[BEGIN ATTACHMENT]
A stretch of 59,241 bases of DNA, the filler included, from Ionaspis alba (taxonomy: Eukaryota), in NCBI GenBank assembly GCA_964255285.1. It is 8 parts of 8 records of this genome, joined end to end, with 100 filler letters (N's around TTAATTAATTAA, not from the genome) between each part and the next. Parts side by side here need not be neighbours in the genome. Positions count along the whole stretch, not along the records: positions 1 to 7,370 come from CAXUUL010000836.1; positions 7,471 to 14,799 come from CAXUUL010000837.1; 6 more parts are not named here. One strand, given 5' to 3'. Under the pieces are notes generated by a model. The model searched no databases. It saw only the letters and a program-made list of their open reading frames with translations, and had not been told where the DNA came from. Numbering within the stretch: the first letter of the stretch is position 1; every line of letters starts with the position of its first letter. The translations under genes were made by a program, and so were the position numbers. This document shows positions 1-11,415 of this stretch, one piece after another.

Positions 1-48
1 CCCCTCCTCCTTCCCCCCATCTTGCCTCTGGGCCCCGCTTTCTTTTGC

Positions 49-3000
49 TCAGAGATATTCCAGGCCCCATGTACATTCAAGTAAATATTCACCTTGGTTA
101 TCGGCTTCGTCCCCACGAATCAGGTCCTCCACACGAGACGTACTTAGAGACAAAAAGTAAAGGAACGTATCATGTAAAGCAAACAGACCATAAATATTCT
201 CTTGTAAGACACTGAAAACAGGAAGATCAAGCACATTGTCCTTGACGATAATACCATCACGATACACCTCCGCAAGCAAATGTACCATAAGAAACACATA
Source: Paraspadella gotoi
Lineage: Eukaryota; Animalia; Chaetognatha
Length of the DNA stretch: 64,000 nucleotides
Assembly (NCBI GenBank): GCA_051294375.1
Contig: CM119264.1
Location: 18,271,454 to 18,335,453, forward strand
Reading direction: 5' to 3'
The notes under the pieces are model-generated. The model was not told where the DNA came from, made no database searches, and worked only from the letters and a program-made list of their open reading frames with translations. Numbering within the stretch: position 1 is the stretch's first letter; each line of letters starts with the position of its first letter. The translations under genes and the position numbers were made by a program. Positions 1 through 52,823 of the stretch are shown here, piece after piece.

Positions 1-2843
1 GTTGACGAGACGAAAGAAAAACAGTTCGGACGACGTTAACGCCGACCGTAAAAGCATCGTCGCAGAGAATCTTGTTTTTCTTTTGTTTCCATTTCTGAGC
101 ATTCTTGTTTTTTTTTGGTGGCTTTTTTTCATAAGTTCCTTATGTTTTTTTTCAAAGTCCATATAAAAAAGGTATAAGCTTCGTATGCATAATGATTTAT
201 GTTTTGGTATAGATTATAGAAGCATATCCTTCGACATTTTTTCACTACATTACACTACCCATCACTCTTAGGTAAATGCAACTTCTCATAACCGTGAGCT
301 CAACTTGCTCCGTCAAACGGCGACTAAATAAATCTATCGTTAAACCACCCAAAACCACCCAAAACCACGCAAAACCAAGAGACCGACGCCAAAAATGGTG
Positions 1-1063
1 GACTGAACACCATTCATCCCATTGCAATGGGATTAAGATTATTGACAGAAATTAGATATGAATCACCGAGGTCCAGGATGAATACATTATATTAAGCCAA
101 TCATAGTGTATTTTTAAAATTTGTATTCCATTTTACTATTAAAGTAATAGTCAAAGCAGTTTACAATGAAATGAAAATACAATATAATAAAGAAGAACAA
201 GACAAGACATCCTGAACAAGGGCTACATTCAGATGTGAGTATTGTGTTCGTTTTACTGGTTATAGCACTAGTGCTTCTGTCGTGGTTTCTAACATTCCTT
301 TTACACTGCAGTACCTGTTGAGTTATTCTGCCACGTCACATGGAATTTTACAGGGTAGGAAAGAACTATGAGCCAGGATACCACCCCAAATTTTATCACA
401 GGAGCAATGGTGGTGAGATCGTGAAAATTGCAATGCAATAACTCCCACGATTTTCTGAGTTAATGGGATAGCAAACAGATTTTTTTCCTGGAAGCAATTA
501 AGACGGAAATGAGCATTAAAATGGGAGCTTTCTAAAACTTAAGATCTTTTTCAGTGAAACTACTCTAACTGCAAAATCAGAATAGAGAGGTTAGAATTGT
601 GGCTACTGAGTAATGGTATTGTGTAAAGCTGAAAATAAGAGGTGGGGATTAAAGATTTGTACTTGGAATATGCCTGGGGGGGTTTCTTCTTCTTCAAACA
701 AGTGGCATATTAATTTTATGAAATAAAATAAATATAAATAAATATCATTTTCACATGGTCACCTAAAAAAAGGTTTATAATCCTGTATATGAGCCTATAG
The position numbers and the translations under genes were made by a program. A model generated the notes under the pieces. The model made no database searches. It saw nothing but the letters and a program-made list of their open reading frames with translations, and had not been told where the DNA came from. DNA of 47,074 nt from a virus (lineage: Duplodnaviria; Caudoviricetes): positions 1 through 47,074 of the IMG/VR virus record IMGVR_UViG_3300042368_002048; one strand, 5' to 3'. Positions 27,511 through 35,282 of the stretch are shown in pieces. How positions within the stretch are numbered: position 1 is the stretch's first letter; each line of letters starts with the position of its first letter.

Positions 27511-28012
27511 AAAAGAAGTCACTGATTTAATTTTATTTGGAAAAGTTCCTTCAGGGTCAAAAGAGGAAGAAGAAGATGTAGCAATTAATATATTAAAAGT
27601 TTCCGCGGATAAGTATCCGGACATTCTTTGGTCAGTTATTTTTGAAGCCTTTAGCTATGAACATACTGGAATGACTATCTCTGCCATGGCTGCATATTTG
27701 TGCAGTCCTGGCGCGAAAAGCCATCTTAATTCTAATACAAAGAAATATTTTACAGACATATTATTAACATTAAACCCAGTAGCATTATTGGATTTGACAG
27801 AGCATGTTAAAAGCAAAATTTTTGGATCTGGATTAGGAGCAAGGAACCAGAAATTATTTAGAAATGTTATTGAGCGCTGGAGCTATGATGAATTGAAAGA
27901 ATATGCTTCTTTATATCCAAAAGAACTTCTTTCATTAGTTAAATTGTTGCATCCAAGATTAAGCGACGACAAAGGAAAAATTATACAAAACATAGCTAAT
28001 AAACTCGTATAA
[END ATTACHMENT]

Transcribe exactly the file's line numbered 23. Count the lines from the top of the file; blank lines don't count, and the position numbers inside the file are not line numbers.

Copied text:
101 TCATAGTGTATTTTTAAAATTTGTATTCCATTTTACTATTAAAGTAATAGTCAAAGCAGTTTACAATGAAATGAAAATACAATATAATAAAGAAGAACAA